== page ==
Tuesday, March 24, 2009


I've always like the idea of a prayer journal, especially for keeping track of answered prayers. But I'm a terrible journaler, so it's never happened. I'm going to try to do it here.

First, to mark where I'm at, I have been a Christian since August 1997, and I'd conservatively estimate that I've had thousands of prayers answered.

This past week, God answered my cry very directly with Galatians 6:9 Let us not lose heart in doing good, for in due time we will reap if we do not grow weary. It spoke directly to my struggle, and God renewed my heart and strength.

1 comment:

Ρωμανός ~ Romanós said...

I've never kept a prayer journal as you describe, but because the Psalms has been my daily "prayer book" what has happened is that the memory of certain answered prayers has attached itself to various verses in different psalms. When I read (and pray) them year after year, the memories that come unlocked when I read these various verses keep the incidents alive in my active mind.

One example:

There's a psalm verse that refers to the capture of the ark by the Philistines and its recovery by the Israelites. "Look, we heard it was at Ephratha, we found it at Fields of the Forest [Kiriath Jearim]. Let us go where He is waiting and worship at His footstool." (Psalm 132)

Many years ago, when I was worshipping in a small Episcopal church, it so happened that a thief had broken into the church one night and carried off the priest's pectoral cross, and the silver chalice and other ceremonial objects that are used in the communion service, leaving nothing behind. This happened perhaps on a Sunday or Monday night. The word of this calamity was passed along to the members of our small, inner city congregation, and we all started praying for the return of these items so that we could have the service the following Sunday.

Well, as I prayed using the Psalms on the thirty day cycle, which means, I pray the psalms assigned for the day of the month, to which I also add my petitions, I started praying for the return of the stolen sacramentals. On the day of the month that Psalm 132 falls, I prayed this psalm and added my petitions to it, aware of the fact that the theme of this psalm is similar to our current circumstances. By that evening, I received a call telling us what happened that day.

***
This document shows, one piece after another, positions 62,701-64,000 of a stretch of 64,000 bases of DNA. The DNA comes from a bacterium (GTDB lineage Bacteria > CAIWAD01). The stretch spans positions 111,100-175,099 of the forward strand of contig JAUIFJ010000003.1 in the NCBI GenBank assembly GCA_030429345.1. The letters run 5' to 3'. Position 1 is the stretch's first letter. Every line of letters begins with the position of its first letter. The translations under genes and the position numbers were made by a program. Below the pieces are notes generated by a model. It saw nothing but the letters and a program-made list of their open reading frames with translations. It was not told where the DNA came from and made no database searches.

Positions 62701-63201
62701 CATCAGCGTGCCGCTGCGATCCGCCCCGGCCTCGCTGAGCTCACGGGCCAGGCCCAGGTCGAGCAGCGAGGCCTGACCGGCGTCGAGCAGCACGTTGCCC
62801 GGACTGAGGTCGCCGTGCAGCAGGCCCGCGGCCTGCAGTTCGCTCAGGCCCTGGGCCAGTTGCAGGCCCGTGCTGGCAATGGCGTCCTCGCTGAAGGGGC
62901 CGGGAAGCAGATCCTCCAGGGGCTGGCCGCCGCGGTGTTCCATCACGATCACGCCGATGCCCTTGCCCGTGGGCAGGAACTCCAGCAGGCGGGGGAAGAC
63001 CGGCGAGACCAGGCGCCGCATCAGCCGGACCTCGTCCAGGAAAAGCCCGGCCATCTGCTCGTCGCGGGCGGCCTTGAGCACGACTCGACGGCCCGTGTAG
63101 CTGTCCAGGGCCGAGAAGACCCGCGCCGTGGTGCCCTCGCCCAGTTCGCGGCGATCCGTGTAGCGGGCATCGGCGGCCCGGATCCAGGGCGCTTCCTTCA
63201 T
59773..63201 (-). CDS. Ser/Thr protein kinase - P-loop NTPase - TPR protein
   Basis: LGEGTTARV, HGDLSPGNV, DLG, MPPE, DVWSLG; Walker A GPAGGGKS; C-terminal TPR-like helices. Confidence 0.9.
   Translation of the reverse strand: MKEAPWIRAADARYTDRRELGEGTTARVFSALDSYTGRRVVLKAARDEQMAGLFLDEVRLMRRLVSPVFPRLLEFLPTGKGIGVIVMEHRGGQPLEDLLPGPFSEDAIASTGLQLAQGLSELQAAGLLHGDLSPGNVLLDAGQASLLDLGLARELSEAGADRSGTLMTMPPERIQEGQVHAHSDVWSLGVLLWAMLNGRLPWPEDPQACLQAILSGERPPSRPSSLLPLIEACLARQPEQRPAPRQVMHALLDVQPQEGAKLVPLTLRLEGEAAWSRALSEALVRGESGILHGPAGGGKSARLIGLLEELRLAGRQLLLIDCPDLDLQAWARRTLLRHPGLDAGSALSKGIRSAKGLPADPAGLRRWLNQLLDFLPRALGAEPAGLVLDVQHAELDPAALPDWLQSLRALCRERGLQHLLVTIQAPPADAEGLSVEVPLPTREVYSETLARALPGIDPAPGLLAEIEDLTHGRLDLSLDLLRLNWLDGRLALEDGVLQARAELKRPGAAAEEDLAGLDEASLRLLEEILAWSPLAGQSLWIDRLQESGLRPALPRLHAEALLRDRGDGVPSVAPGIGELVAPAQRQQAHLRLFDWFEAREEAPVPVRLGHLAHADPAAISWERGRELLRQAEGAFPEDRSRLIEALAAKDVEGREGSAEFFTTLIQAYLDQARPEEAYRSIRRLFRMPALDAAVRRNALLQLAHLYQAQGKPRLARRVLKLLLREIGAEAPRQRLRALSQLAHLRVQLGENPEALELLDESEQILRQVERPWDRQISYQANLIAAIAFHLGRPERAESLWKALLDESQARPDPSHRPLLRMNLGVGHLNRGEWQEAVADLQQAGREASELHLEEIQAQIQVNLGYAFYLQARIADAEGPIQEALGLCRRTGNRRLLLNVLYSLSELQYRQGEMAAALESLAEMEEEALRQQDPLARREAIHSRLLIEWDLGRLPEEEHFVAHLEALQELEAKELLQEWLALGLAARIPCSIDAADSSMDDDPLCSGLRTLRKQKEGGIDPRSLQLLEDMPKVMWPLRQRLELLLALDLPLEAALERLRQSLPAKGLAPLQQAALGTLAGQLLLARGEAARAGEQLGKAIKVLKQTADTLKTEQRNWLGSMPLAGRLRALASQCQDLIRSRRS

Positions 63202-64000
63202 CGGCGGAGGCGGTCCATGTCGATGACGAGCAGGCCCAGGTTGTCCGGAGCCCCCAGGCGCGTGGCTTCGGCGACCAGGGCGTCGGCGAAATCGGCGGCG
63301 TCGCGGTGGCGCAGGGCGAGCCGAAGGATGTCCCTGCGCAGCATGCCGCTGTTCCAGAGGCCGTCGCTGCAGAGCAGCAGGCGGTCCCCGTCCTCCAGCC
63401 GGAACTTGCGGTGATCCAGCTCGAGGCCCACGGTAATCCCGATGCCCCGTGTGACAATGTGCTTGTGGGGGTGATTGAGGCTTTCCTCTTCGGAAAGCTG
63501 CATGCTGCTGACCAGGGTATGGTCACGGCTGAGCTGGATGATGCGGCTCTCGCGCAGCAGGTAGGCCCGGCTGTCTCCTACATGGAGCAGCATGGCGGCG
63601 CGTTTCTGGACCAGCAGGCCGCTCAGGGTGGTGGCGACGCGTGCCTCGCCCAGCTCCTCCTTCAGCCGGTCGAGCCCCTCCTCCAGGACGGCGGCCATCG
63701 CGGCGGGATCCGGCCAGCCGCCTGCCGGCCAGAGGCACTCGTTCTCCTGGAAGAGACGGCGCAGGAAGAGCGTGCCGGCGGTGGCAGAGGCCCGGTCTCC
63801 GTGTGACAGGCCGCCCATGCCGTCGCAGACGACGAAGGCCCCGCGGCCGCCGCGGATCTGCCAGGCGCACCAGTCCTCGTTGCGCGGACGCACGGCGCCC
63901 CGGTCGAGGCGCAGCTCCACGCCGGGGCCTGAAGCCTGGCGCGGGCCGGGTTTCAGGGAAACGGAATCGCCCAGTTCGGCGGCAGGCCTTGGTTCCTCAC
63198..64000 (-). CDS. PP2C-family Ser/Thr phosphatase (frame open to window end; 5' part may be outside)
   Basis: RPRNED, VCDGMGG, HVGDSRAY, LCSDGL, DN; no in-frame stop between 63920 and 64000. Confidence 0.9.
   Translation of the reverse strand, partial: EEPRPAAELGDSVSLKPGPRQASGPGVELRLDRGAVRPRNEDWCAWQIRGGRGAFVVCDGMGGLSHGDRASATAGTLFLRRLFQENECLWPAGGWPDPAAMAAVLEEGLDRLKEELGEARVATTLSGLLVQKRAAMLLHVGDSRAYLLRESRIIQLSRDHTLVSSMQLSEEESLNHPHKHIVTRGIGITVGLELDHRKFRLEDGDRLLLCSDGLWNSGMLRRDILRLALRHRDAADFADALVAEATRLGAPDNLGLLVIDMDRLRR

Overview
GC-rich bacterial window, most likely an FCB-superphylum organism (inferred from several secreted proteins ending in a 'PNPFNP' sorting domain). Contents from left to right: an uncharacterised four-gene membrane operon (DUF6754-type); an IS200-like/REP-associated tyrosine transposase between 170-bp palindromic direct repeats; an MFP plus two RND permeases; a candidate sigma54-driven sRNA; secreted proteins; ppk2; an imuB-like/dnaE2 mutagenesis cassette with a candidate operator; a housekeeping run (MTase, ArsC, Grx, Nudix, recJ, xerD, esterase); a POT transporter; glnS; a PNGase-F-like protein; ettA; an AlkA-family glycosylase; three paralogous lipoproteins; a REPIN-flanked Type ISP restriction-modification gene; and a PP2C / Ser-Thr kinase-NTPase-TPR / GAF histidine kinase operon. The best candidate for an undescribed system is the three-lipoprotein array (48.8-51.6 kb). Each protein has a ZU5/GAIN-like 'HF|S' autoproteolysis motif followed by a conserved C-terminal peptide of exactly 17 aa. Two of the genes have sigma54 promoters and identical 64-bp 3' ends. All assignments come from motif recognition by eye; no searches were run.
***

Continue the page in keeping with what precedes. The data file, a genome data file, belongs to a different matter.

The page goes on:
A woman called the church and said she was walking in Kelly Point Park (a kind of forest preserve on the banks of the Willamette River), and she saw a cardboard box lying under a large tree against the base of the trunk. She went over to it in that lonely place, and found inside the box a number of silver objects, the paten, the chalice, and some other things. She was very surprised, but had a suspicion that there was some mischief involved, so she picked up the box and took it home, and was about to call the police when she noticed, upon closer examination, that one of the objects was engraved, "Dedicated to Saint Andrew's Parish, to the glory of God, in memory of…". So she went to the Portland telephone directory and looked for a church named Saint Andrew's. The first one that she came across was our parish. She called Fr McCulloch and asked if we were missing any sacred vessels. Of course, we were missing some, all of them in fact.

The woman told Fr McCulloch her story, and where she was living, and he went right over there and retrieved them. Only one item was not in the box—his pectoral cross (that's the one a priest wears around his neck during the services).

The woman found these items at approximately the same time in the morning that I was praying Psalm 132. That memory has never been erased, but continues fresh till today. That's one example from my "unwritten" prayer journal.